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Hello, on server i have config server firewall and iptables. I would like server to be safe from basic UDP flood and any port attack flood. http://img703.imageshack.us/img703/3935/35039950.png https://1.bp.blogspot.com/-rDgZndKmy...s1600/ddos.png So i ...
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  1. #1
    Linux User postcd's Avatar
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    How to be immune to basic UDP/any port attack flood?


    Hello,

    on server i have config server firewall and iptables. I would like server to be safe from basic UDP flood and any port attack flood.
    http://img703.imageshack.us/img703/3935/35039950.png
    https://1.bp.blogspot.com/-rDgZndKmy...s1600/ddos.png

    So i want to ask if you can advice on which setting to lookup or which software to use?

    Example CSF mentioned above has this option:
    16. Port Flood Protection
    #########################

    This option configures iptables to offer protection from DOS attacks against
    specific ports. This option limits the number of connections per time interval
    that new connections can be made to specific ports.
    I have port 22 and 80 protected, but not sure if others are vulnerable to this attack.

    will this really protect me from these basic non distributed flood attacks or what do you recommend?
    "Avoid the Gates of Hell. Use Linux affordable VPS."

  2. #2
    Linux Engineer
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    I recommend you close all the other ports to the outside world. Port 22 ideally should be only open to specific IPs.
    Only allow RELATED,ESTABLISHED TCP/UDP connections for other ports such as 53 (DNS).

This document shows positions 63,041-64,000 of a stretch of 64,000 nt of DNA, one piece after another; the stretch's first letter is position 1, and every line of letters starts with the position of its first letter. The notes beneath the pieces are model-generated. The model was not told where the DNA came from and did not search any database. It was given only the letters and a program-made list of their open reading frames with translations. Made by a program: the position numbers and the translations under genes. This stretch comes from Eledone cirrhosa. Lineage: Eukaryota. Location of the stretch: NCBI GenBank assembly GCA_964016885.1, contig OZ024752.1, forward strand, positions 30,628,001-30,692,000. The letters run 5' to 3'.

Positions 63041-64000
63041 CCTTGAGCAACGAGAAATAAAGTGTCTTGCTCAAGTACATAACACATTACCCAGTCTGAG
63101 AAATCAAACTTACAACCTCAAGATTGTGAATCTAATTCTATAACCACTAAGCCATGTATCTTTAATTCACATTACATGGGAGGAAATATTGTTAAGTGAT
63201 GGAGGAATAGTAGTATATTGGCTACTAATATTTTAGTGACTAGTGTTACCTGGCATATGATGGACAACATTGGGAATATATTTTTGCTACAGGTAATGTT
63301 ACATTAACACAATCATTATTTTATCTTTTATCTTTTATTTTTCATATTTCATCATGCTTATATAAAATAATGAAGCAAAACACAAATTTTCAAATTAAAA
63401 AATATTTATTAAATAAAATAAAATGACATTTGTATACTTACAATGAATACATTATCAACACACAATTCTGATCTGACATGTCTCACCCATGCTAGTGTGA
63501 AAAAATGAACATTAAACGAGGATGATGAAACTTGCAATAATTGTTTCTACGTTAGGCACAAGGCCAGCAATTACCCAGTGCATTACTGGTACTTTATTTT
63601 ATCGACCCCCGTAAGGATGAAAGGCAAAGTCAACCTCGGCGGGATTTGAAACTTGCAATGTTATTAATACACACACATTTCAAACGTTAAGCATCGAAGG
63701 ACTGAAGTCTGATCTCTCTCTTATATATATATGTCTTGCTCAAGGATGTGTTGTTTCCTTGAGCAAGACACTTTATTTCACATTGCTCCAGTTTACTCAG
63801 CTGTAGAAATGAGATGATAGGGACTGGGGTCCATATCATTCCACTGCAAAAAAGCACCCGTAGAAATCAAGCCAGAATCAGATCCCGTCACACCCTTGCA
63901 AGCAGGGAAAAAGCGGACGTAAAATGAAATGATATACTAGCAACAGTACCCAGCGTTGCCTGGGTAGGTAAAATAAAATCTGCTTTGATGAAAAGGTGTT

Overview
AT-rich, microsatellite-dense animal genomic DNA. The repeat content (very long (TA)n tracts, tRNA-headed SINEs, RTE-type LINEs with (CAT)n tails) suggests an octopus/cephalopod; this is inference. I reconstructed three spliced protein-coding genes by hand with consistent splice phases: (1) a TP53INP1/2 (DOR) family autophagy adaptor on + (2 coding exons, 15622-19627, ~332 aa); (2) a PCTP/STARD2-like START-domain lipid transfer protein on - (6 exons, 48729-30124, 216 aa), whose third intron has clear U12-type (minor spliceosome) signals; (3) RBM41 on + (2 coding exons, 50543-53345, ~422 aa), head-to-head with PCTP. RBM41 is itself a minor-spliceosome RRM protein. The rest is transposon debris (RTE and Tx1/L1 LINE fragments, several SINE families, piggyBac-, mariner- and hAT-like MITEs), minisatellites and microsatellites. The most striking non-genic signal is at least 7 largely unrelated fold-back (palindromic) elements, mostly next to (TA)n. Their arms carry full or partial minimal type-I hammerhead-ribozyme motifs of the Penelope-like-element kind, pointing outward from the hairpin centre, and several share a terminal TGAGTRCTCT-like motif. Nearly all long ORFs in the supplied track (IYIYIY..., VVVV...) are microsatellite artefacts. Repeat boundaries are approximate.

3. #3
    Linux Guru Lazydog's Avatar
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    Quote Originally Posted by mizzle View Post
    I recommend you close all the other ports to the outside world. Port 22 ideally should be only open to specific IPs.
    This is only good advice if you know the IP Addresses that someone from the outside would be connecting from. What do you do about clients that are mobil and their ip addresses change all the time?

    Only allow RELATED,ESTABLISHED TCP/UDP connections for other ports such as 53 (DNS).
    Everything is direction related so it would depend on the direction that this rule was applied.

    My advice is to DROP all traffic to start. Then allow ports that you need to allow work to be completed. Of the ports you allow, if you are worried about DOS attacks, rate limit them to X connections in y minuter/seconds with logging. Run a bot that watches your logs, like FAIL2BAN, that blocked failed connection to keep them from attempting to login over and over again.

    You could do the same with outgoing connection too, this stops someone how has broken in from opening other connections to other devices.

    Regards
    Robert

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